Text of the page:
Joan and Morris Alhadeff also co-founded the Joseph Gottstein Memorial Cancer Research Laboratory at the University of Washington. Alhadeff also served on the State Council for Historic Preservation and numerous other cultural and civic boards.
In 1974 Alhadeff received the Thoroughbred Racing Association of North America’s Distinguished Service Award. In 1983 he was elected president of that organization.
On June 26, 1985, Alhadeff was awarded the Seattle Friends of the National Jewish Hospital’s Humanitarian Award. He received the Outstanding Community Service Award from the Boy Scouts of America the same year.
1988 Morris Alhadeff handed over the active operations at Longacres to his sons. On September 27, 1990, the Alhadeff family announced the track’s sale to Boeing. The Valley Daily News described the senior Alhadeff’s predictions for horseracing in the state: “Morrie Alhadeff said he doesn’t believe the sale of Longacres is a sign that horse racing is a dying sport. ‘The old gray mare ain’t what she used to be,’ he said, ‘But the future is ahead. You have to think positive’ ” (September 28, 1990). September 21, 1992, saw Longacre’s final race.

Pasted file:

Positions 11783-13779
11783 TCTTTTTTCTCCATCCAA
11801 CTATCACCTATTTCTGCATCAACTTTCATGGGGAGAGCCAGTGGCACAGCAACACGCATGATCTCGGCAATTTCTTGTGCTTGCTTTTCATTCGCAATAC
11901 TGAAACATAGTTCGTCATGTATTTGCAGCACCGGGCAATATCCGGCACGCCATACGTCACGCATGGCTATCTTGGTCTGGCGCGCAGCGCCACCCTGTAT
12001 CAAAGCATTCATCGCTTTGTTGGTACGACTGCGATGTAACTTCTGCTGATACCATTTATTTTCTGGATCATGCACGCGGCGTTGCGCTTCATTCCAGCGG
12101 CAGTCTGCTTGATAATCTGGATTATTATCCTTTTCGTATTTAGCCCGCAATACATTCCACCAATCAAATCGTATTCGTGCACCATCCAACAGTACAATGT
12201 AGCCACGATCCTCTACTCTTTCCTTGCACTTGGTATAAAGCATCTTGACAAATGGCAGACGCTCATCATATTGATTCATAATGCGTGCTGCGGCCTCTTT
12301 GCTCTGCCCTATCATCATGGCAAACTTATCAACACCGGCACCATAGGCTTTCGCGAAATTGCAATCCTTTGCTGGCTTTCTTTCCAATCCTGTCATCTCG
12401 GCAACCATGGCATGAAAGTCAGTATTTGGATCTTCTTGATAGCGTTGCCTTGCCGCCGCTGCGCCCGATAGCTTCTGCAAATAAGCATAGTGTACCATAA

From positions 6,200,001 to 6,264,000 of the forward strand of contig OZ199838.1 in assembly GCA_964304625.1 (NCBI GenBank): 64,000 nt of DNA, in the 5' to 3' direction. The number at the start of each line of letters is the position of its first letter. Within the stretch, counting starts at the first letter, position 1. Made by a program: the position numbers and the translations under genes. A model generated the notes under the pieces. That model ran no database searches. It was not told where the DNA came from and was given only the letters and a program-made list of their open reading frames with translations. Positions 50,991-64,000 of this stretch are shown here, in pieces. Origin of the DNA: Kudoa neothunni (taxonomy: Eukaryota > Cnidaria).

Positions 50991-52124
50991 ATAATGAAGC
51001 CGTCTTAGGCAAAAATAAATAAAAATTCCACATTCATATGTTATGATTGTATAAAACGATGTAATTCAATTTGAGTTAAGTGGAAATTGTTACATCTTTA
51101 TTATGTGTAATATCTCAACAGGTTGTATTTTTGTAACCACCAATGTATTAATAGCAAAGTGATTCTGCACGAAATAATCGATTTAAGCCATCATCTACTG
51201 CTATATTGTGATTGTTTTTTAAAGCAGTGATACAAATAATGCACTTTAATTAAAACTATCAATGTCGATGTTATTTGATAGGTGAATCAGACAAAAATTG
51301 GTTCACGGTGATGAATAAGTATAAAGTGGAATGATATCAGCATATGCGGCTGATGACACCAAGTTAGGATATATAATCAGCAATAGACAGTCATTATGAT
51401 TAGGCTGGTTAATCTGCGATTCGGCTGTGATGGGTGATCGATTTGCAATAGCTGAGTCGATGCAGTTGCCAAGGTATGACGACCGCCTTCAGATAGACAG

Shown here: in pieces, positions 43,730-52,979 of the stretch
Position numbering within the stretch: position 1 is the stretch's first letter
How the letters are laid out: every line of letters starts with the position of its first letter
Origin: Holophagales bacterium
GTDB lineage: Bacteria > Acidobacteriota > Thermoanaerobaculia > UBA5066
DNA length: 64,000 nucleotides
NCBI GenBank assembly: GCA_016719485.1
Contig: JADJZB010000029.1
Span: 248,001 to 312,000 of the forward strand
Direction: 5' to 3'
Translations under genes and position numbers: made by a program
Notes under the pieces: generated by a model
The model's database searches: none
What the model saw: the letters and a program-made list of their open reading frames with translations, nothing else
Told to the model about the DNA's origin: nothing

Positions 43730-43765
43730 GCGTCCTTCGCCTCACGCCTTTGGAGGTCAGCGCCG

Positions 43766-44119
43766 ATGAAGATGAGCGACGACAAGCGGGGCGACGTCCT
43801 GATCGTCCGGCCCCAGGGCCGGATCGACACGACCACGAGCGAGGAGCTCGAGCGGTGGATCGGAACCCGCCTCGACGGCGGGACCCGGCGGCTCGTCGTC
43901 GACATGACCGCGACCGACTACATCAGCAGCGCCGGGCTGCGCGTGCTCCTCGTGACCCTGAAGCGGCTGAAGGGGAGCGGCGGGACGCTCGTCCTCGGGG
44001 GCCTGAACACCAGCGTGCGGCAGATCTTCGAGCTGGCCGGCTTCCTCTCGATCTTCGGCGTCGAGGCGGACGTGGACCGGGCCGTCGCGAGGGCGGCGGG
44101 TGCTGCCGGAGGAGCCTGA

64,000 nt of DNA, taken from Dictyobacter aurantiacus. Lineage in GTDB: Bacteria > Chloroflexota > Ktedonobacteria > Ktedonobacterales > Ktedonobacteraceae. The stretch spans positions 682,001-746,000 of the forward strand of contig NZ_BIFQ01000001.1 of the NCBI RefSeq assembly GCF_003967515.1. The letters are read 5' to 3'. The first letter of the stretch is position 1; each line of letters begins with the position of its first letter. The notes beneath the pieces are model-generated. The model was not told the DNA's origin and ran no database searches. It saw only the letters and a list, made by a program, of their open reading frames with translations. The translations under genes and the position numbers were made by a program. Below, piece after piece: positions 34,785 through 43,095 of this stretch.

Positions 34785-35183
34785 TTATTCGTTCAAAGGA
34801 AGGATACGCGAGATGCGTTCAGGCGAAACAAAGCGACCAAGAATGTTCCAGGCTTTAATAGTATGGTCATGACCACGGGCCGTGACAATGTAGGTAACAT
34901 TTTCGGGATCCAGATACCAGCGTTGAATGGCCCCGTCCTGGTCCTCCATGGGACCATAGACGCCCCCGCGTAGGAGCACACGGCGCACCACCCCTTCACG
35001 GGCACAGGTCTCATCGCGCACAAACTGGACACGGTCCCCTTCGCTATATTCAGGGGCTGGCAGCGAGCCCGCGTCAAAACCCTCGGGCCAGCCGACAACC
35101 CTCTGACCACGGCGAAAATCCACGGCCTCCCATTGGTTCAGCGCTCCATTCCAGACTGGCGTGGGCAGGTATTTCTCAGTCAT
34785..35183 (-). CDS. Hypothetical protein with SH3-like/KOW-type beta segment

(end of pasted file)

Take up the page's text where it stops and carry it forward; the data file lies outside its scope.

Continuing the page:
Morrie Alhadeff died on November 8, 1994. Governor Mike Lowry proclaimed November 14, 1994, Morrie Alhadeff Day in recognition of his lifelong contributions to the public good. It would have been Alhadeff’s 80th birthday.
Joan Alhadeff died on February 29, 1996. Thirteen years old when her father founded Longacres, she had been involved with the racetrack in an advisory capacity throughout her adult life. She was a dedicated collector of Northwest Art, board member for the Seattle Repertory Theater, supporter of Planned Parenthood, and (in the words of her son Michael) “a strong believer in human rights and the rights of other people” (The Seattle Times, March 3, 1996).
In 2000 the Alhadeff family endowed the PONCHO Artist of the Year Award in memory of Joan and Morrie Alhadeff’s long commitment to the arts. The annual award recognizes the important role that individual artists play in the Seattle community.